The decision to pick or not to pick is the one most fraught with consequences. The weatherman,  notorious for his iffy forceasts, is not to be trusted. It comes down to the winemaker’s grasp of the situation, his ear bent to the ground listening to the insectes, gazing at the western wind. Nothing—nothing—beats picking the grapes by hand for optimum quality. This cost is then incorporated into the price of the bottle for good measure. The reason harvesting by hand is an added cost is obvious : its the best way to protect to protect the juice content of the grapes from oxydization caused by damaged skins. The determining factors when deciding to pick are the tannin levels, the sugar levels and the acidity levels. The combination of these factors determines the ageing potential of the wine and its level of finesse. Ideally, a winemaker prays for a relatively dry period before harvest.

At this point in the vine’s cycle, the berries increase in size because  the vine is pumping sugar into the fruit and acidity levels being to drop. But the ripening process is not uniform across the vineyard or even the same cluster of grapes. Certain areas where there is more sunlight will ripen first, which is why grape picking can be a three or four day process. Although sun and warmth are important, most wine pickers will privilege early morning picking so that grapes’ juice have less astringency. Here are two examples of white wines where different visions of what they want the wine to be leads to very different maturity levels.

We drink the wine, comforting us for the unknown winter abyss we head into and pray that everything will come out alright.

Two wines that showcase the importance of harvesting

Alexandre Bain, La Levée

Before drinking Alexandre Bain’s La Levée, I thoughtnall sauvignons blanc were pretty mucht the same. After all, it is one of the easiest grapes to pick out in a blind tasting, never veering too far from the fresh mowed grass, grapefruit and cat-pee aromas. I suppose this is the generic international style the grape has come to be associated with. How strickingly different this sauvignon blanc from Pouily Fumé by Alexandre Bain was! I never knew such ripeness was possible for this grape in this area: honey and quince. The color is almost golden and the longer it’s open the more it veers towarsd bronze and copper hues. This is an example of maturiry levels being pushed to incredible levels by a winemaker who knows how to tests the limits. The beautiful balance between ripe rich tropical fruit and a green touch of tomato leaf in there is all due to Bain’s decision to harvest one month after his neighbors. Cheers to being different!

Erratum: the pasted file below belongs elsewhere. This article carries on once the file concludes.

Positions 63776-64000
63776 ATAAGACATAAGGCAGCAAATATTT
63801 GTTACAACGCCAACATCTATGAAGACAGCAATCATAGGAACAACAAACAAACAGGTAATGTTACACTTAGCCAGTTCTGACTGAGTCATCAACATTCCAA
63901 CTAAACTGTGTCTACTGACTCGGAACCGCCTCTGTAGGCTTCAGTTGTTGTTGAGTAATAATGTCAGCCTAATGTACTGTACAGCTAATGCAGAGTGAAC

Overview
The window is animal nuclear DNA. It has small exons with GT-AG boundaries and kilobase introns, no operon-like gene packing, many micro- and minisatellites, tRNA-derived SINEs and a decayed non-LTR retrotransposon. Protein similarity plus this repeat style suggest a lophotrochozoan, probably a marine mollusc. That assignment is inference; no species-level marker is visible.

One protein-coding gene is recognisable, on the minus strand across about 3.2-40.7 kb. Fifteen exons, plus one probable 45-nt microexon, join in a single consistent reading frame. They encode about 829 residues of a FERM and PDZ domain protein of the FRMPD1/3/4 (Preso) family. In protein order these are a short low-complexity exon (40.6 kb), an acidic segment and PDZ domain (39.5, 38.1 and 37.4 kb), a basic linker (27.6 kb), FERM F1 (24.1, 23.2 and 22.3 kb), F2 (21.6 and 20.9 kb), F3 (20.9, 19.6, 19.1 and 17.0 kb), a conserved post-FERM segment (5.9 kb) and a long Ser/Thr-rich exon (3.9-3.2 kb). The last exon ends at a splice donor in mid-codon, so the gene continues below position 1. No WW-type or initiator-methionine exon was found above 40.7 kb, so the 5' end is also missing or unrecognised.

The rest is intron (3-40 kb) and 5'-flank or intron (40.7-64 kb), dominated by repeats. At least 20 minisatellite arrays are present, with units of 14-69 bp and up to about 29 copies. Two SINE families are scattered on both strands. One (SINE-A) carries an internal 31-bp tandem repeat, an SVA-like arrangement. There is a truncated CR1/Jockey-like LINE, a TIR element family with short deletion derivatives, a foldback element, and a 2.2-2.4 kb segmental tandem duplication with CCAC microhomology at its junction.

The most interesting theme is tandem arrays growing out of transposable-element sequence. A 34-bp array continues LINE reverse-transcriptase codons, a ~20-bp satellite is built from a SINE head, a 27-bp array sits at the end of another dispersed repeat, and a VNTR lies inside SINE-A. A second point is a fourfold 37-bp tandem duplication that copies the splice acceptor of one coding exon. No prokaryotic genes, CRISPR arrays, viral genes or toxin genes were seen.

Michael Gindl, Butteo

Gruner Veltliner is the national grape of Austria, for whites anyway. The grape shares certain aromatic traits with sauvignon blanc such as the greeness, as well as its propensity for the acidity levels being a little nervous. Gruner’s green aromas are more on the celery side, with a hint of white pepper. When you retain the freshness of gruner but have more mature aromas, that’s when the grape becomes interesting to me. Situated in an area known more for it’s mass produced wines than anything else, Michael Gindl stands out as an artisan. His Butteo cuvée is the result of his second trip into the vineyard to harvest more mature gruner grapes. The resulting wine adopts more beeswax and honey aromas (similar to Chenin Blanc’s), deeper and  more concentrated than the first trip cuvée, Little Butteo. The rich nose is balanced by the acidity on the tongue, which is fresh and textured as opposed to one dimensional and zippy.